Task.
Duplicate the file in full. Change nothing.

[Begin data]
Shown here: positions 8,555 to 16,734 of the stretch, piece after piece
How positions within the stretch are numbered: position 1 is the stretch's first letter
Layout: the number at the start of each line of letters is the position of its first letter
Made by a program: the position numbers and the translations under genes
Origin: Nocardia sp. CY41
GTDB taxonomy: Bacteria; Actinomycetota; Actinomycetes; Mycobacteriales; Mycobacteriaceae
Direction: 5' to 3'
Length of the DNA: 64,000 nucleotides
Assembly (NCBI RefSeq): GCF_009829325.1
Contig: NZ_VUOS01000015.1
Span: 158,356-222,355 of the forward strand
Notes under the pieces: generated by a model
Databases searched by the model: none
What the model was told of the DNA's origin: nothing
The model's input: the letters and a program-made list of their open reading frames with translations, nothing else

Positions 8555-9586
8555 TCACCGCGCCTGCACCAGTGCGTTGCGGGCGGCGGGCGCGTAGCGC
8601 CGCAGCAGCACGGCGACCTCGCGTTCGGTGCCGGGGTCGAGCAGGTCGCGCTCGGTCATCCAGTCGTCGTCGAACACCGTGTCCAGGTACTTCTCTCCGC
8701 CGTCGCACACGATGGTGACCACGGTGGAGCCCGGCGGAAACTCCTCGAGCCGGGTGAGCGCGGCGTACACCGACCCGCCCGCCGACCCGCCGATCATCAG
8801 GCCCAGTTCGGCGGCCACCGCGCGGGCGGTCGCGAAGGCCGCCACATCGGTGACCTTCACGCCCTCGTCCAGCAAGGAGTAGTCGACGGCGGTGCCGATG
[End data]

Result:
Shown here: positions 8,555 to 16,734 of the stretch, piece after piece
How positions within the stretch are numbered: position 1 is the stretch's first letter
Layout: the number at the start of each line of letters is the position of its first letter
Made by a program: the position numbers and the translations under genes
Origin: Nocardia sp. CY41
GTDB taxonomy: Bacteria; Actinomycetota; Actinomycetes; Mycobacteriales; Mycobacteriaceae
Direction: 5' to 3'
Length of the DNA: 64,000 nucleotides
Assembly (NCBI RefSeq): GCF_009829325.1
Contig: NZ_VUOS01000015.1
Span: 158,356-222,355 of the forward strand
Notes under the pieces: generated by a model
Databases searched by the model: none
What the model was told of the DNA's origin: nothing
The model's input: the letters and a program-made list of their open reading frames with translations, nothing else

Positions 8555-9586
8555 TCACCGCGCCTGCACCAGTGCGTTGCGGGCGGCGGGCGCGTAGCGC
8601 CGCAGCAGCACGGCGACCTCGCGTTCGGTGCCGGGGTCGAGCAGGTCGCGCTCGGTCATCCAGTCGTCGTCGAACACCGTGTCCAGGTACTTCTCTCCGC
8701 CGTCGCACACGATGGTGACCACGGTGGAGCCCGGCGGAAACTCCTCGAGCCGGGTGAGCGCGGCGTACACCGACCCGCCCGCCGACCCGCCGATCATCAG
8801 GCCCAGTTCGGCGGCCACCGCGCGGGCGGTCGCGAAGGCCGCCACATCGGTGACCTTCACGCCCTCGTCCAGCAAGGAGTAGTCGACGGCGGTGCCGATG